PALO ALTO (CNET) – The 2013 Motor Trend Car of the Year has all the features you’d expect from a vehicle that has earned that honor. It has a light body, advanced design, a roomy cabin, and plenty of load capacity. What the Tesla Model S doesn’t have is an internal combustion engine.

Motor Trend heaps praise on the Model S, saying it drives like a sports car and sashays like a supermodel working a Paris catwalk. I never thought about a car being able to sashay, but it’s certainly an evocative comparison.

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This all-electric supermodel starts at $58,570 and has a range of 265 miles. That’s not enough for a cross-country road trip, though a new network of Supercharger fast charging stations could make it more practical for long journeys.

Related Video: CNET’s Brian Cooley Test Drives The Model S

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We’ve come a long way since Cadillac took home the honors for the first Motor Trend Car of the Year back in 1949. That behemoth sported a honking V8 engine and enough chrome to blot out the sun.

Here’s a quick look at some key moments in the evolution of Tesla:

July 2003 — Tesla Motors is founded in California by Martin Eberhard and Marc Tarpenning.
April 2004 — Billionaire PayPal founder Elon Musk invests in Tesla and joins the board.
August 2006 — Actor George Clooney is among those who put down $100,000 deposits for the first 100 Tesla Roadster electric sports cars. Tesla says the cars will be delivered in mid-2007.
February 2007 — Tesla says it will build a $35 million plant in Albuquerque, N.M., to produce the Model S.
September 2007 — Tesla delays launch of the Roadster, saying it needs more time to test its durability.
November 2007 — Eberhard is ousted. He later sues Tesla, but the suit is eventually dropped.
March 2008 — Tesla begins production of the $109,000 Roadster. It will eventually sell 2,150 Roadsters. The company announces it will sell the Model S by 2010.
June 2008 — Tesla cancels its plans to build a plant in New Mexico after California gives it tax breaks. First Tesla store opens in Los Angeles.
October 2008 — Musk becomes CEO and says Model S will be delayed until the company gets federal loans, citing the global financial crisis.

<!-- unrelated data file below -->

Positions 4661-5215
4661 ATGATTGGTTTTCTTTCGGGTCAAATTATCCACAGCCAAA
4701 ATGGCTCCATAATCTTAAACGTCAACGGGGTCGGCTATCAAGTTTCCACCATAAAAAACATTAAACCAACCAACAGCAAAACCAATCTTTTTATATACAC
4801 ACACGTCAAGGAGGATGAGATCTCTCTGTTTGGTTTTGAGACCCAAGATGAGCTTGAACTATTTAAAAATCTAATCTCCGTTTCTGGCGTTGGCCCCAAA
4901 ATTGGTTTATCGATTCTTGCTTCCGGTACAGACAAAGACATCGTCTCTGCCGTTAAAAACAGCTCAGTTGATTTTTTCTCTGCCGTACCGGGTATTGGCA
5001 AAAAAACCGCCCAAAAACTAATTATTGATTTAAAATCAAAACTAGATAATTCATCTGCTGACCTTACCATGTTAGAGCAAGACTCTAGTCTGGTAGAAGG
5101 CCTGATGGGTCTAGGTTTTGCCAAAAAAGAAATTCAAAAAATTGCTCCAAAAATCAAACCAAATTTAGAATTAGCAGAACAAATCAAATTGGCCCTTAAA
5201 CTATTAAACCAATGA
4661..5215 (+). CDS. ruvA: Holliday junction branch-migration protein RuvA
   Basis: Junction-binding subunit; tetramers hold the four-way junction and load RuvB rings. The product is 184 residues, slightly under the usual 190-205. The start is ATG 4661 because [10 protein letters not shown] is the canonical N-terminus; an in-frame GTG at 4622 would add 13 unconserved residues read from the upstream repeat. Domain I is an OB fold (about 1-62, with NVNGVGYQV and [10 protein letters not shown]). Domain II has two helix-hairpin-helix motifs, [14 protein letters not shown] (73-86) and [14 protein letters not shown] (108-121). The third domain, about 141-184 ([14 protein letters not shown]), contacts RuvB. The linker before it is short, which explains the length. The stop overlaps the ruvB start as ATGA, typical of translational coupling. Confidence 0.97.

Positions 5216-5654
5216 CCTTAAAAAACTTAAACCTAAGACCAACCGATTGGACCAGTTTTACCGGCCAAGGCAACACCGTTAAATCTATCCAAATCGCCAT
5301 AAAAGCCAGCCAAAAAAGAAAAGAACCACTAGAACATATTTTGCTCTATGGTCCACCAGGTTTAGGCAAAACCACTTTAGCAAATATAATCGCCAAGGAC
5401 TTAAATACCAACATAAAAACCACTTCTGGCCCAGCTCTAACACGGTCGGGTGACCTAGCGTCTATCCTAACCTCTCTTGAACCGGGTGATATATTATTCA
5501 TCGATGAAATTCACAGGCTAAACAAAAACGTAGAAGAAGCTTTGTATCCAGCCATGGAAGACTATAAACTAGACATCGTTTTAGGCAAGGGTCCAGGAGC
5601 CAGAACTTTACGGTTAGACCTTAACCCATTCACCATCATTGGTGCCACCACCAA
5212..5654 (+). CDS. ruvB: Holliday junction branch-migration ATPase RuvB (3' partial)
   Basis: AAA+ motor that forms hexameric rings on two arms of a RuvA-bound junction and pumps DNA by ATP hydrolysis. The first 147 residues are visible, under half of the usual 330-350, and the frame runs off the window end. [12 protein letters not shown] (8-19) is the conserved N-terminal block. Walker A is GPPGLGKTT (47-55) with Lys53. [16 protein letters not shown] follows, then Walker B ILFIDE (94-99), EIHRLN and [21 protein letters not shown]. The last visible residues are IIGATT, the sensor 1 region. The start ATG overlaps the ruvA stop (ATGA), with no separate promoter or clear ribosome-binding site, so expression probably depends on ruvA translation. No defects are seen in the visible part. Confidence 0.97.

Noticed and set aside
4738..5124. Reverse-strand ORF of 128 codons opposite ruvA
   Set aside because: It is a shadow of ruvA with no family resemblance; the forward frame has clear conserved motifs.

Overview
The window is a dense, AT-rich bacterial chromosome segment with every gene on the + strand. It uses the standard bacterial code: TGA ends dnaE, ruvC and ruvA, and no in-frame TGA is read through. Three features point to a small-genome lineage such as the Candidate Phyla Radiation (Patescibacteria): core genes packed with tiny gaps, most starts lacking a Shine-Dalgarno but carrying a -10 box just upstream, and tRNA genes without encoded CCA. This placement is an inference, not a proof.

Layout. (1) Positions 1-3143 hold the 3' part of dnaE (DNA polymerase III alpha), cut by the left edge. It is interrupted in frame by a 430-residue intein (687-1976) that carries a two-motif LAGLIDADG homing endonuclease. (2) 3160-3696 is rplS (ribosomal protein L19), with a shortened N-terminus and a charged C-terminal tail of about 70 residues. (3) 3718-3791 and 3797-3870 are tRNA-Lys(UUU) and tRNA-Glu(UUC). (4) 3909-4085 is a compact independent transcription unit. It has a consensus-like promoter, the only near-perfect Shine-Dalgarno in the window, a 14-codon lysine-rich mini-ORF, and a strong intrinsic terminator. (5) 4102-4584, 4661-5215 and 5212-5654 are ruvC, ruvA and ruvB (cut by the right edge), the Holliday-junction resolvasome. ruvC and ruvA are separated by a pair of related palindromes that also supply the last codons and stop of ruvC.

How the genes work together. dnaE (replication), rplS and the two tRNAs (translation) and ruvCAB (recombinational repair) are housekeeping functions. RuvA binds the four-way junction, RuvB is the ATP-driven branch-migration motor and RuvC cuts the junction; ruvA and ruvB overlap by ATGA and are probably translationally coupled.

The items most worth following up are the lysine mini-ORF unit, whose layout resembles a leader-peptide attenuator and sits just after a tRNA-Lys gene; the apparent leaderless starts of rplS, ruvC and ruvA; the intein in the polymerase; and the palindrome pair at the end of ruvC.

March 2009 — Tesla starts taking reservations for the Model S and says production will begin in late 2011. More than 500 people reserve the sedans in the first week.
June 2009 — Tesla gets approval for $465 million in low-interest loans from the U.S. Department of Energy to produce the Model S.
August 2009 — Tesla announces it’s moving its headquarters from San Carlos to a larger site in Palo Alto, where it will also build electric drive systems.
January 2010 — Tesla registers for an initial public offering of stock.
May 2010 — Tesla buys a former Toyota and General Motors factory in Fremont for $42 million. The company will eventually employ 1,000 people at the plant making the Model S.
May 2010 — Toyota Motor Corp. and Tesla say they will cooperate on electric vehicle development. Toyota agrees to purchase Tesla shares.
June 2010 — Tesla shares begin trading on the Nasdaq Stock Exchange. They gain 40.5 percent from their IPO price of $17 to close at $23.89. The IPO raises $226.1 million.
January 2011 — Tesla, reporting full-year financial results for the first time, says it lost $154.3 million in 2010.
January 2012 — Tesla shares fall when two key engineers resign on the same day. Tesla ends production of the Roadster to focus on the Model S.
February 2012 — Tesla reveals the Model X small SUV and says it will go on sale in early 2014.
May 2012 — Tesla shares jump when the company announces it will deliver the Model S to its first customers on June 22.

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